What Are Hair Cells in the Ear ?
What are hair cells in the ear ?
Hair cells are the nerve receptors of the ear that respond to sound. When sound travels deep into ear, it enter the organ of hearing, the cochlea where a chain of physical events occurs that causes the hair cells to bend. This creates a biochemical change in the cells that eventually triggers an impulse to the hearing nerve which then travels up to the brain.
Two types of hair cells
There are two types of hair cells in the hearing organ; inner hair cells and outer hair cells. Outer hair cells are referred to as an “amplifier” because they make soft sounds more audible. There are approximately 15,000 outer hair cells in the human ear. Once these cells die due to aging, noise exposure, disease or poor development, sound has to be much louder to be heard. Inner hair cells convert sound to a neural impulse so that the auditory nerve (VIIIth cranial nerve) can relay sound to the brain. There are approximately 3,500 inner hair cells. Damage to inner hair cells is believed to contribute to poor ability to understand speech as well as make it difficult to recognize tonal quality to music.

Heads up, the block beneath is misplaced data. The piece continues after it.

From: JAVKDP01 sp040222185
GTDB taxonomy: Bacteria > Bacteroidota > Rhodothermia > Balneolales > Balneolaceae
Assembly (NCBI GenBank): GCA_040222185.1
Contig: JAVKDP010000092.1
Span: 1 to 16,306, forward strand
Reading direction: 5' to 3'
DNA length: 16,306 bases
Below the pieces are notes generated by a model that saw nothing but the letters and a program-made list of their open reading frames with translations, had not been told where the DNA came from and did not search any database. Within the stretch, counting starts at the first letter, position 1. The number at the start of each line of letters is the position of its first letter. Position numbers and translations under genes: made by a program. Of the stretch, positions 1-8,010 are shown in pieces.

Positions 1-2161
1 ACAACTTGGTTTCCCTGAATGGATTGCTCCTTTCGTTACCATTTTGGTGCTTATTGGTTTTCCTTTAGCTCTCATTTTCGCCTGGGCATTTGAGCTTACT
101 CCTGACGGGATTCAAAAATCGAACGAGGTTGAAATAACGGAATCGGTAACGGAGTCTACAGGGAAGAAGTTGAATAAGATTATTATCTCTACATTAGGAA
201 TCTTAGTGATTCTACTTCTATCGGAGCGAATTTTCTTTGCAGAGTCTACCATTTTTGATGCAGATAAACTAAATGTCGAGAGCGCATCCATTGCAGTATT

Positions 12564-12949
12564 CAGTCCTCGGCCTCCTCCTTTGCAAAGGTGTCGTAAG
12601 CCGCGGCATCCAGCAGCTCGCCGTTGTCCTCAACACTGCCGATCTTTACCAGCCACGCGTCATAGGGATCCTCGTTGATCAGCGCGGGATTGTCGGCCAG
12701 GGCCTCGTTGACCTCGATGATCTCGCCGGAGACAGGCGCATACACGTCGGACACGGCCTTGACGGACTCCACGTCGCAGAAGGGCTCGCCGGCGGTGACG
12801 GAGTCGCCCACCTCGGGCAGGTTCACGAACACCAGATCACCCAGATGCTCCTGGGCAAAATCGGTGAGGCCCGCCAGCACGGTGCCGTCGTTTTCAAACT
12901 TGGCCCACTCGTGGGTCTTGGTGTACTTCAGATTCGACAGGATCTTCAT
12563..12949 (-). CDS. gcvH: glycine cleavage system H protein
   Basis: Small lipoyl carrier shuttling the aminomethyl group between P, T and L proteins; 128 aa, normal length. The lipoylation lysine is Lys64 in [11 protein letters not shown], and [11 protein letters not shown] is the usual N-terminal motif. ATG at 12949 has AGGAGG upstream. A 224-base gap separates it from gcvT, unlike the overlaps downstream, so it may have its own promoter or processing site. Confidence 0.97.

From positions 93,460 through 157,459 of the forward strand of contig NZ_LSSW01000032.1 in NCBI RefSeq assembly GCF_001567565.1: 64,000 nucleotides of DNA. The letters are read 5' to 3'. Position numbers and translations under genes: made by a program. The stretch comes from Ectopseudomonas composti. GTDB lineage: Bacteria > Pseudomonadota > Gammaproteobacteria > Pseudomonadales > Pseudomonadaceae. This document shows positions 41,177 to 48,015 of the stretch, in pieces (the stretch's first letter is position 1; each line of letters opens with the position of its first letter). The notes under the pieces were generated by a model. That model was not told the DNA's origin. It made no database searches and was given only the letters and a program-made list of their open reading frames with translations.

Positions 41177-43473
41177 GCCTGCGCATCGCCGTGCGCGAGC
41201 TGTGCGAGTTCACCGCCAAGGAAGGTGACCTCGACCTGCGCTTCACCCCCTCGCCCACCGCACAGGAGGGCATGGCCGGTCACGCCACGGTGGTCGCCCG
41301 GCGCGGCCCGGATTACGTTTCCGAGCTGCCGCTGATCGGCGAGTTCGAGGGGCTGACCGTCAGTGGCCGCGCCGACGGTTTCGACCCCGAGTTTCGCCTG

Hair Cell Regeneration and Research
Once hair cells are damaged in mammals they do not grow back, which results in permanent, irreversible hearing loss. However, birds and some reptiles are able to regenerate hair cells. It is not understood how this done although research is exploring the mechanisms behind this. Other studies are exploring gene therapy (ways to stimulate hair cell growth from other cells or dead hair cells) and transplants of hair cells.
Hearing and Hair Cells-The Basement
NOHR Foundation: Inner Hair Cell Regeneration